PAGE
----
Amid 20 years of fanfare about how big, dense cities are the future, the country had kept spreading out with nearly all population growth since 2010 occurring in the urban periphery and smaller cities. As a new study from Heartland Forward, where I am a senior fellow, demonstrates, both immigrants and millennials—the key groups behind urban growth—are increasingly moving to interior cities and even small towns…(more) 

No walk in the park for Americans struggling with cabin fever amid coronavirus crisis

By Marjie Lundstrom : salon – excerpt

Government officials and advocacy groups are trying to stem the tide of visitors seeking a nature fix

By the time Joshua Tree National Park in Southern California closed today — this time for real, sealing out even bikers and hikers — local residents were seething.

The picturesque swath of desert east of Los Angeles had been overrun by visitors the weekend of March 21 – two days after Gov. Gavin Newsom issued the nation’s first statewide stay-at-home order to slow the spread of the coronavirus.  The line of cars came anyway, bumper to bumper, even though the National Park Service had closed the park’s roads and campgrounds that weekend. The government extended the closure this week to bicyclists and pedestrians.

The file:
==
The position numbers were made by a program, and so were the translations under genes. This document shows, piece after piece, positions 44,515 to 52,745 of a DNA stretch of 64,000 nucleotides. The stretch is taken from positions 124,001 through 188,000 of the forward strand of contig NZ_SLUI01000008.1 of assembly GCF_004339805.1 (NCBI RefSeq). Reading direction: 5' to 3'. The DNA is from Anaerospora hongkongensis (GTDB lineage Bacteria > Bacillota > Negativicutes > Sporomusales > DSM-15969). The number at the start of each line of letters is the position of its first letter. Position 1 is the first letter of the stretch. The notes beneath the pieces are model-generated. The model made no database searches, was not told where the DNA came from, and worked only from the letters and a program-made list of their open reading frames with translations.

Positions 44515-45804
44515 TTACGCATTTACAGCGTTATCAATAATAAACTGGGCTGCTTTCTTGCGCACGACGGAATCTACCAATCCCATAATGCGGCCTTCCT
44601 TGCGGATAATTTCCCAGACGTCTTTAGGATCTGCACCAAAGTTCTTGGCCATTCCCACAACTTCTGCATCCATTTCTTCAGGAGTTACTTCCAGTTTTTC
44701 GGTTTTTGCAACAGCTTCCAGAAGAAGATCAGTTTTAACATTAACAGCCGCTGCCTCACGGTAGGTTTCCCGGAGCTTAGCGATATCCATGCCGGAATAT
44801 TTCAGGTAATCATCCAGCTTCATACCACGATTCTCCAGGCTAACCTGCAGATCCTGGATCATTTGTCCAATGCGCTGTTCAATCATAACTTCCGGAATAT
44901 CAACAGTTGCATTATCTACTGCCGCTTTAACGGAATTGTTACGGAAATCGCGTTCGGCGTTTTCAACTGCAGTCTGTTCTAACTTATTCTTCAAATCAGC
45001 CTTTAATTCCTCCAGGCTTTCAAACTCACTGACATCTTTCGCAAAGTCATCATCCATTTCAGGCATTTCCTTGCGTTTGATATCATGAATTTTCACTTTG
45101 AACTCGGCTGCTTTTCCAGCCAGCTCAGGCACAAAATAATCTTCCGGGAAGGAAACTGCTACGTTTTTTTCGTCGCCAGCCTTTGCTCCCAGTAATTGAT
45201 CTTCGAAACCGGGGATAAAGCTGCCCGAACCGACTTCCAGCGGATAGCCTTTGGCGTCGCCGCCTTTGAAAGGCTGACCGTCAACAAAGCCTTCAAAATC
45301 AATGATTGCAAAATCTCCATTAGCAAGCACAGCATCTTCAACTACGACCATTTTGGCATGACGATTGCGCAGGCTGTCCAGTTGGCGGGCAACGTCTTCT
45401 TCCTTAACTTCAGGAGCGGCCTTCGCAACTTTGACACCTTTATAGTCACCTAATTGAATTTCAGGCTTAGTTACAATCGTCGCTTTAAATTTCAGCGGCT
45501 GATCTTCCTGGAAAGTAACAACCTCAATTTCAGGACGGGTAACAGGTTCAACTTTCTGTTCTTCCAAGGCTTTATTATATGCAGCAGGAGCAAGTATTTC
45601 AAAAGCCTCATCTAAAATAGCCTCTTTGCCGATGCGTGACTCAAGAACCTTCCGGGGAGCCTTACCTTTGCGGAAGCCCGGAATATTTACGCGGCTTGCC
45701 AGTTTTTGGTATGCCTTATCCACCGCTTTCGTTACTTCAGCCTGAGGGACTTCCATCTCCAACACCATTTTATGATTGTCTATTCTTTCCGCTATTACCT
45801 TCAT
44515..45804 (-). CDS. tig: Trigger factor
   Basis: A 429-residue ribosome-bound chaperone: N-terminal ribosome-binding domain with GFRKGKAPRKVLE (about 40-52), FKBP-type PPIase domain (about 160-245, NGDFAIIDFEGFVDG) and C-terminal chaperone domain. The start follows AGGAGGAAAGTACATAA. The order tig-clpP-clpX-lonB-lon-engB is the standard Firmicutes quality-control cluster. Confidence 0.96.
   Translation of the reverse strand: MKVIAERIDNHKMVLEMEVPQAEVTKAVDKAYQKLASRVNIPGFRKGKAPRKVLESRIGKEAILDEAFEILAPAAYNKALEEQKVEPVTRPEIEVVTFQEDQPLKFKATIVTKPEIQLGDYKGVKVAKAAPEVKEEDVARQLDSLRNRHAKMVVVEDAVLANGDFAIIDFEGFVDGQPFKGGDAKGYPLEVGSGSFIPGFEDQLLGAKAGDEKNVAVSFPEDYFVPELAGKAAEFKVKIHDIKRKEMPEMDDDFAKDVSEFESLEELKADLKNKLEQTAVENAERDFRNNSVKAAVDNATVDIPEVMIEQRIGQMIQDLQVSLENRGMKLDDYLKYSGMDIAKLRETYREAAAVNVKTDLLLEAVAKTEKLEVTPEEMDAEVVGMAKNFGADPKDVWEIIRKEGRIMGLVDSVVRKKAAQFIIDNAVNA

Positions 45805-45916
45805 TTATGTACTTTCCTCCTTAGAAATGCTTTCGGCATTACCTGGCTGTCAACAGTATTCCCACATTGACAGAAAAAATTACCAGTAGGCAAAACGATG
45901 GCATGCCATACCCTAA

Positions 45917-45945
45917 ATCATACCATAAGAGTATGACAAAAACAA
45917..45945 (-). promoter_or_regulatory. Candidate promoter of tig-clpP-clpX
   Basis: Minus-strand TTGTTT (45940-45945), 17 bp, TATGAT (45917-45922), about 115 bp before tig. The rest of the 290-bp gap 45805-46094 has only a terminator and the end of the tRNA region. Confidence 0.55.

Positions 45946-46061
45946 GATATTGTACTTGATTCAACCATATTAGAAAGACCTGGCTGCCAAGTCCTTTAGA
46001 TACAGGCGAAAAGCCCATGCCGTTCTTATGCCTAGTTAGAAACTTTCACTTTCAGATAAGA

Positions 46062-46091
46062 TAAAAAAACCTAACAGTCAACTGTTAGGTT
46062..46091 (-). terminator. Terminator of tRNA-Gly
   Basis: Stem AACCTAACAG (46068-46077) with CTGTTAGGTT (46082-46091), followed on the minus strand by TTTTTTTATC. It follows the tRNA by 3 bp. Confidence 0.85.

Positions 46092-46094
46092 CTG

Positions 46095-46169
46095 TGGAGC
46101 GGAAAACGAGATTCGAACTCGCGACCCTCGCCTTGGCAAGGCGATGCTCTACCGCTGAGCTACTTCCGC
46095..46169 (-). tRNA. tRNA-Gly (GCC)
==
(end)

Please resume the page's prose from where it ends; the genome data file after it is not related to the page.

“It was crazy how many people were in town that weekend,” said Robin Hercia, a graphic artist who lives in the unincorporated community of Joshua Tree. “People thought somehow that coming to Joshua Tree, out into nature, was exempt from the don’t-go-out category.

“It’s just this defiant, selfish behavior,” she said.

The tension is playing out across the nation, as housebound Americans seek refuge in the great outdoors — for exercise, for tranquility, for a place to de-stress…(more)

Not such a big problem if you have a private backyard or open space of your own to use, or you live out of the city. The people who are most likely to disobey the “stay at home” order are the ones living in cramped crowded conditions that do not have private yards and open space. These people rely on public parks and open space because they don’t have any private areas. Private open space is exactly what the so-called NIBMYs have been trying to protect. It did not take a crisis for everyone to understand the importance of private space.